Top 10 UK VillagesPosted: 2009-06-09
Some people enjoy the bustle of the big city. Not me. I love the quiet of the countryside. My idea of a great day out is to poke my nose into an old medieval parish church, wander country lanes and footpaths, and fetch up at a village pub for a good pint at the end of the day.
Over the past several years I've had the good fortune to indulge in just that sort of thing in almost every corner of the UK. Along the way, I've enjoyed some pretty wonderful villages. Here are some of my favourites, in no particular order:
10. Dunster, Somerset
Dunster has been described as a village lost in the Middle Ages. There's a certain truth in that, though I'm not so sure the Middle Ages had quite so many tea shops! A superb castle overlooks Dunster, and a short stroll from the castle leads to a medieval packhorse bridge. In the centre of the village is a beautiful timber-framed butter cross, and on the edge of Dunster stands an old preaching cross.
9. Lower Slaughter, Gloucestershire
The old mill at Lower Slaughter shows up on calendars and postcards with alarming frequency, but it's easy to see why. The River Eye meanders - I can't really call its slow, peaceful pace 'flowing' - past beautiful cottages of Cotswold limestone. Small footbridges lead across the river to a lovely old village hall. There are two country hotels in the village, but you'd never know it; its the sort of place where nothing seems to happen, and thank goodness for that!
8. Malham, Yorkshire
A popular destination for walkers, situated on the southern edge of the Yorkshire Dales National Park. There is a park visitor centre at the edge of Malham. Two pubs stand on the edge of a small triangular green, and a ford runs across the river, past the door of a small village shop. Trails lead to Malham Cove, a horseshoe-shaped cliff with limestone pavement atop.
7. Carew, Pembrokeshire
A small village east of Pembroke, Carew is blessed with a superb medieval castle which was later 'updated' with huge Elizabethan windows. The shell of the castle looks out across a placid mill pond, while a surviving water mill stands at one end of the pond. At the other end, near the castle entrance, is the Carew Cross, a marvellously carved Celtic cross that looks down at the village pub across the road.
6. Stein, Isle of Skye
Stein is a hamlet more than a village. It stands midway along the glorious Watenish peninsula on the west coast of the Isle of Skye. On the waterfront is a wonderful 18th-century inn, from where, if you are lucky, you can watch one of the glorious sunsets for which Waternish is famous.
5. Minster Lovell, Oxfordshire
A quiet backwater near Witney, Minster Lovell stands on the eastern edge of the Oxfordshire Cotswolds, which means the cottages are largely built of warm-toned Cotswold stone. The ruins of a Jacobean manor house stand beside a slow-moving stream behind the medieval church, and trails lead along the stream for lovely walks.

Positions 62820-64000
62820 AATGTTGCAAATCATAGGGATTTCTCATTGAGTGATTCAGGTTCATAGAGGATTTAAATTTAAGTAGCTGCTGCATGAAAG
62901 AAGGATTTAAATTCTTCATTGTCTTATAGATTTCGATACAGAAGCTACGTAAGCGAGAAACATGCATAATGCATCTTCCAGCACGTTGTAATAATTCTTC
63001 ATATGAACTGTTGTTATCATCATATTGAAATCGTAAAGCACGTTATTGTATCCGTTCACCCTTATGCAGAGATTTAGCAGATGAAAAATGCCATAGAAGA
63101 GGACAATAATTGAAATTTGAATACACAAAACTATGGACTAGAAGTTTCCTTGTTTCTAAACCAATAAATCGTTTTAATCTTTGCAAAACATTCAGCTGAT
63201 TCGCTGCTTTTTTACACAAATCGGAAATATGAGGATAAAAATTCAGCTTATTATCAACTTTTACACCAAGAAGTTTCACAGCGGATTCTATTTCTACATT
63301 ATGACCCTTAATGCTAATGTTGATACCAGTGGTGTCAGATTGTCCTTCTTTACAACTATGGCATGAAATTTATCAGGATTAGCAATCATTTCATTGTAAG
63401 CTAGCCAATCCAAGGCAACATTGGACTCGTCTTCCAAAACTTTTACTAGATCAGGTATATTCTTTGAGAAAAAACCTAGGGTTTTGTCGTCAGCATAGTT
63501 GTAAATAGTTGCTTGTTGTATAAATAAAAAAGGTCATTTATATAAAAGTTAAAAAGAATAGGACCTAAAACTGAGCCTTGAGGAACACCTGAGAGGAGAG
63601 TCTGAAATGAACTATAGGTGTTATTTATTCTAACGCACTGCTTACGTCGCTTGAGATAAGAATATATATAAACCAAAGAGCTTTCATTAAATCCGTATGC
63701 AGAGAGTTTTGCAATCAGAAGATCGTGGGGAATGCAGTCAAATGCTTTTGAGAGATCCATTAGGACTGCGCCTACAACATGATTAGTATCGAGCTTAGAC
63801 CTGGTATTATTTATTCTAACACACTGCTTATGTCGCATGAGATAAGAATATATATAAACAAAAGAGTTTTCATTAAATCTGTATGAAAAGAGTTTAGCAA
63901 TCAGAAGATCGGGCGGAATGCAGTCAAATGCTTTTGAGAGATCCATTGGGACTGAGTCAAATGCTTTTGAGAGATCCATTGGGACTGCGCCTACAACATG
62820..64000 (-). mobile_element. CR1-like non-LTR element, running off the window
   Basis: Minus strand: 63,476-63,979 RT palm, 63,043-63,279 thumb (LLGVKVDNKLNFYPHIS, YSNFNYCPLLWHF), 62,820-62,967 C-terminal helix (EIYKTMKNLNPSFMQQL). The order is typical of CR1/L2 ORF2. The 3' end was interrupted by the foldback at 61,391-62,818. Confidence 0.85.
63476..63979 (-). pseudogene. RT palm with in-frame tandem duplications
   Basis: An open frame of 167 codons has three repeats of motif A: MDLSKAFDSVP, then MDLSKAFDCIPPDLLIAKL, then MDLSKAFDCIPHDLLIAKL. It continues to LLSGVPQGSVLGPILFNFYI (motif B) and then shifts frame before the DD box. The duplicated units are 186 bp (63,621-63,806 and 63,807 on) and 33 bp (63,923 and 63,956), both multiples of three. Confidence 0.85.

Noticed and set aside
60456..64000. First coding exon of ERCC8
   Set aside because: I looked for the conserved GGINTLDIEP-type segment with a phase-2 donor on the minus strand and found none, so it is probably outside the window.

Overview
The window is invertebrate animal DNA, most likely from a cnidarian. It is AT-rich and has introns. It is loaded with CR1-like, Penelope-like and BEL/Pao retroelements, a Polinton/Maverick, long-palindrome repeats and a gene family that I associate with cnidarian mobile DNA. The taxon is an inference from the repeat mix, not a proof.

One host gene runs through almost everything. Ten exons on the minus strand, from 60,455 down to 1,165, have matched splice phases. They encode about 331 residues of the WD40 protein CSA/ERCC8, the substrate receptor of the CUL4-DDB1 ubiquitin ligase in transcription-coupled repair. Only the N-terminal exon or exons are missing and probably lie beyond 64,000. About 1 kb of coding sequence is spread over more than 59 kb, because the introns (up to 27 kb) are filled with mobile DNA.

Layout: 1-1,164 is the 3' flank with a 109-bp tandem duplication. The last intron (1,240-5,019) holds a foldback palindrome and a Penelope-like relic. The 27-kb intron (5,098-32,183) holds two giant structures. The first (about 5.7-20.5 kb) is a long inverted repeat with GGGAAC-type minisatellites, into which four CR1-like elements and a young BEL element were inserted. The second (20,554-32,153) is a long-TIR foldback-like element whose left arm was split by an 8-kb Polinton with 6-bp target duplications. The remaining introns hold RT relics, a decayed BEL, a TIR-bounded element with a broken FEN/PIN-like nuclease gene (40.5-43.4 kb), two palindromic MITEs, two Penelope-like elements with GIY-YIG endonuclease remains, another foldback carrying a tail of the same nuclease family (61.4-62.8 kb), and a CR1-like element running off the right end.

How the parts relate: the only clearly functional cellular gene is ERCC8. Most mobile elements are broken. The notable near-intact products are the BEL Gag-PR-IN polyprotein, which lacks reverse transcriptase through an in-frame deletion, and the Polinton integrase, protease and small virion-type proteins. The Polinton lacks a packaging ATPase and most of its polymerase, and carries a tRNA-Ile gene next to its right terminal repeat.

4. Lulworth, Dorset
Lulworth gets a lot of visitors, most of whom come to visit the natural sea arch known as Durdle Door. A walk along the coast from Durdle Door leads you to the circular harbour of Lulworth itself. A few miles away is Lulworth Castle, but if you prefer natural attractions to man-made, keep walking along the coast to a series of petrified trees by the shore, or a bit further to Mupe Bay, where knife-edged rock formations jut out into the sea.
3. Widecombe-in-the-Moor, Devon
Famous for the 'Uncle Tom Cobley and all' nursery rhyme, Widecombe is the largest village on Dartmoor. The lovely old parish church, which is known as the Cathedral of the Moors, boasts beautifully carved medieval roof bosses. Near the small green are a medieval village hall, a friendly shop, and a jolly good pub!
2. Glenridding, Cumbria
Glenridding, on the western shore of Ullswater, is one of the most popular destinations for keen walkers in the Lake District. Trails lead from the village to some of the best routes in the national park, including the trail up Helvellyn by way of Striding Edge. Glenridding is the southern terminus of the Ullswater Steamer, and a popular boating area, but what I love best about Glenridding is the incredible beauty of the place as you walk along the lake on a peaceful summer evening.
1. Castle Acre, Norfolk
You approach the village of Castle Acre through an old medieval gateway, and find yourself in the centre of the village. To one side is the site of an old Norman castle. To the other side is a long village green, leading to the ruins of a medieval abbey. Beside the green is n attractive pub, on the other, the medieval parish church.
Note, I didn't say that these villages are in any way 'the best'! They are just my personal favourites at the moment! What are your favourites?